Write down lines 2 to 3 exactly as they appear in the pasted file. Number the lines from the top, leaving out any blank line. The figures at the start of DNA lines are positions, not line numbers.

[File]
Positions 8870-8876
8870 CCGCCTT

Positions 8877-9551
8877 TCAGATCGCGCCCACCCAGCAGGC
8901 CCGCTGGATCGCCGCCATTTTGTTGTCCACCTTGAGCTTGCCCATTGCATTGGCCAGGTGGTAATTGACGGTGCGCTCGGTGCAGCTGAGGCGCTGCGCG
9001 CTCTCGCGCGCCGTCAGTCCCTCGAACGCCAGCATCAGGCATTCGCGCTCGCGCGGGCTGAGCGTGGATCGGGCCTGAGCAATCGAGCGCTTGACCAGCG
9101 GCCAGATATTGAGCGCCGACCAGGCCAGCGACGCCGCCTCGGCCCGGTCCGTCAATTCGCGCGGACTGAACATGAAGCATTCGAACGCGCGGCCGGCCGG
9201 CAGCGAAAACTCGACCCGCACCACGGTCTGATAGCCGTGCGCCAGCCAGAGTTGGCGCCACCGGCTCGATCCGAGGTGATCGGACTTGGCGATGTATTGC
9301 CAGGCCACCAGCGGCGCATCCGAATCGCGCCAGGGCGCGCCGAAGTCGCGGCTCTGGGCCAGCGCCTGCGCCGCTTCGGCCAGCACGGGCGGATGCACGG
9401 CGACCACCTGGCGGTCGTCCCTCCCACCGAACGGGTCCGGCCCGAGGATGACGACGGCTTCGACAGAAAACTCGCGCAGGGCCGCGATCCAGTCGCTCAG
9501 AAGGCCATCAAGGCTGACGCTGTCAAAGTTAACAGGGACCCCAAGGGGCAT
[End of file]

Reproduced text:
8870 CCGCCTT

Positions 8877-9551